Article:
# Absolute brightness

The absolute brightness is an auxiliary variable in astronomy and astrophysics , in order to be able to compare the actual brightness (thus the luminosity of self-luminous objects ) of celestial objects in visible light.

## definition

The absolute brightness differs from the apparent brightness that is actually measured for an object from the earth ; the latter depends on the one hand on its luminosity (for self-luminous objects such as stars ) or its reflectivity (for non-self-luminous objects) and on the other hand on its distance and is additionally influenced by interstellar matter for objects outside the solar system .

The absolute brightness is the brightness that an observer would measure from a uniform distance; this is determined as follows:

• for self-luminous objects : 10  parsecs (32.6  light years ). For stars that are less than 10 parsecs away, the apparent brightness is therefore greater (i.e. its numerical value smaller) than the absolute brightness and vice versa.
• for reflective objects of the solar system ( planets , comets and asteroids ): an astronomical unit  (AU). It is assumed that the object is 1 AU away from the sun and at the same time 1 AU away from the observer and is in full opposition (i.e. being observed from the location of the sun).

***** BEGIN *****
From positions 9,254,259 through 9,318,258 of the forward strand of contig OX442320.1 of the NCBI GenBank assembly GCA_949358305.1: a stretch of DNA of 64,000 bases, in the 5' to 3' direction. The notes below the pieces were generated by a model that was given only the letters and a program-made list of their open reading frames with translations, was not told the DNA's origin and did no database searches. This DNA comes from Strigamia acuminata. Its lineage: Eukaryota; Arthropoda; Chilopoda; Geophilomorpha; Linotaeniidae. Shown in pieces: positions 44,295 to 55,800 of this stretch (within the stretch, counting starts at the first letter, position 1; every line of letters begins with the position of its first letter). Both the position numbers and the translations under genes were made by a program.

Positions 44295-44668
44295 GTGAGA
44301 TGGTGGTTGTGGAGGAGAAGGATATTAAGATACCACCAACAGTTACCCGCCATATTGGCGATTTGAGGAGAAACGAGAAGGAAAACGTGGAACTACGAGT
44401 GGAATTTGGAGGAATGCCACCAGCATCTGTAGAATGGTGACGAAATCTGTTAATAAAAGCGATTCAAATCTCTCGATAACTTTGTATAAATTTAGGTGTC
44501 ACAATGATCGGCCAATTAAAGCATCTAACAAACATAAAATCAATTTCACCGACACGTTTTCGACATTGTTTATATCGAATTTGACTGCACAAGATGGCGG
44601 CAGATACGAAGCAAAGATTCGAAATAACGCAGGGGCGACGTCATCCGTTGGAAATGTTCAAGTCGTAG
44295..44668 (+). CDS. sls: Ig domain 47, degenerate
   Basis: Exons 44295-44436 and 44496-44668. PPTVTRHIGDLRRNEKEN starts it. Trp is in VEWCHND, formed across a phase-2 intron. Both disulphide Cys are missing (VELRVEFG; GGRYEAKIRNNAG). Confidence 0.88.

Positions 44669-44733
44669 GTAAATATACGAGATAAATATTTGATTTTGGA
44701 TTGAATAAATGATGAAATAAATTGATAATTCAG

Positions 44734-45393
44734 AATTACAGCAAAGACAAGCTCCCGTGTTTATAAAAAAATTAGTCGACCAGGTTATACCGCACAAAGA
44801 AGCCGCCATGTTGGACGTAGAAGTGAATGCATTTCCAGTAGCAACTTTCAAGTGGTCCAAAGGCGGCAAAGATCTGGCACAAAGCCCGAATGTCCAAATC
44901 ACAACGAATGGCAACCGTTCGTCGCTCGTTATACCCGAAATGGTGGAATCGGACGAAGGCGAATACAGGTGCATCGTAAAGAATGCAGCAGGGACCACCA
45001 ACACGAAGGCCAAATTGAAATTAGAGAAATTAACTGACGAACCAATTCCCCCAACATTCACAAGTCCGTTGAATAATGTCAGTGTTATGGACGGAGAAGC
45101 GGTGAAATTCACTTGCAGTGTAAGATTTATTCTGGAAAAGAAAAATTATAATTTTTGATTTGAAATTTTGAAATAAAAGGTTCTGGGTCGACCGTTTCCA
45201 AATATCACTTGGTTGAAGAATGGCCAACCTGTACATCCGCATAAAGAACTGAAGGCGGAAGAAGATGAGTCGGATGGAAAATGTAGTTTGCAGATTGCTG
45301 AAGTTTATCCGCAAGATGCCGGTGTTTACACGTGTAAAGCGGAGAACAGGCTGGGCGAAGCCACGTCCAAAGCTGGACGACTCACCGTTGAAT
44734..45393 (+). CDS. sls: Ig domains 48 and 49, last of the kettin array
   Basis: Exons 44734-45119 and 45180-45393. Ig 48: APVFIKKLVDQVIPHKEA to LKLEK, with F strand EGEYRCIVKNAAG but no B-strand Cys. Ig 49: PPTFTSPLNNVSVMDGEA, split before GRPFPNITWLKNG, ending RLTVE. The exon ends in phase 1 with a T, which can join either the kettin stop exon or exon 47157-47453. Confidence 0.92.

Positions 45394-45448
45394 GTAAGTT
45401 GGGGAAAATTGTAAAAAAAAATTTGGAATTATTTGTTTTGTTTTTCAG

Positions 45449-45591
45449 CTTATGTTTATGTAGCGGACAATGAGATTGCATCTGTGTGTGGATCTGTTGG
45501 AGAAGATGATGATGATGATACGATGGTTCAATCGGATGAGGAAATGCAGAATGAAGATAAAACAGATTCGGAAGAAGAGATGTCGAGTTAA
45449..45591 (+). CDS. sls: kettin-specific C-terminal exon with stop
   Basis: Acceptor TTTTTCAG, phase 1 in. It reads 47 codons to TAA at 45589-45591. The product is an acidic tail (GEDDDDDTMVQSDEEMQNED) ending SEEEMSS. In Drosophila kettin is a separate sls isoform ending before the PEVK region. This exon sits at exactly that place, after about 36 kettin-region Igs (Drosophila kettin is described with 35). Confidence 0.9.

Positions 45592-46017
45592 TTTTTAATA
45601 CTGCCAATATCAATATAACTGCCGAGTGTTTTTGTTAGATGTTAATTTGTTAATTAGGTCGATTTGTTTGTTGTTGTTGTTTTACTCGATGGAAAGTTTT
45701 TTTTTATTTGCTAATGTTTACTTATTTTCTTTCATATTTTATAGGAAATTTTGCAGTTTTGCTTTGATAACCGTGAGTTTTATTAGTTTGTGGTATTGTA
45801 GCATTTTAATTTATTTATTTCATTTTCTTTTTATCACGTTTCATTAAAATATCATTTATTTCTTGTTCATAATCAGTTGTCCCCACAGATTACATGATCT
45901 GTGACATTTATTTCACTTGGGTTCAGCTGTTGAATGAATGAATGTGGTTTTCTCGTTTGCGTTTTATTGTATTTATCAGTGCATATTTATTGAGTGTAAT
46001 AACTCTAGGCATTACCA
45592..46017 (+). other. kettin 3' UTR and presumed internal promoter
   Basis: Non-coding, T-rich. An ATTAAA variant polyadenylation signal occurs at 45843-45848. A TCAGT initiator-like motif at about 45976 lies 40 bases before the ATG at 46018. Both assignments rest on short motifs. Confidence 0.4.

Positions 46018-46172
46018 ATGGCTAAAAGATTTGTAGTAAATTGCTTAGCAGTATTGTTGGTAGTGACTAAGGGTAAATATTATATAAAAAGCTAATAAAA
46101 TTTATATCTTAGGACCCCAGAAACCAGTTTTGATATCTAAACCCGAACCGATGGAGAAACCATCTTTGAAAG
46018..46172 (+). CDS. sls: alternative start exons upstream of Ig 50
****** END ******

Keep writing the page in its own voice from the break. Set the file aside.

## Unity and magnitude

Like apparent brightnesses, absolute brightnesses are specified in magnitudes (mag). A smaller numerical value means greater luminosity.

The brightest fixed stars achieve absolute brightness of about −9 mag (300,000 times the luminosity of the sun ), while the faintest stars reach +17 mag (less than one ten thousandth of the sun's luminosity).

In older works on astronomy in particular, one often finds the spelling with a superscript M above the decimal point, for example with a star of the third (absolute) magnitude. The use of the capital letter makes it clear that it is an absolute brightness. ${\ displaystyle 3 {\ stackrel {\ text {M}} {,}} 0}$ ## Bolometric brightness

Bolometric brightness indicates the brightness of a star not only in visible light, but in the entire electromagnetic spectrum . The correction required for this depends on the sensitivity range of the measuring device and the spectral type of the object in question.

The photographic brightness of the sun (in visible light) is , on the other hand, the bolometric brightness . ${\ displaystyle 5 {\ stackrel {\ text {M}} {\ text {,}}} 16}$ ${\ displaystyle 4 {\ stackrel {\ text {M}} {\ text {,}}} 74}$ ## Distance module

The difference between the apparent brightness  m and the absolute brightness  M is called the distance module, because it is closely related to the distance  r . From the definition of the brightness levels it follows: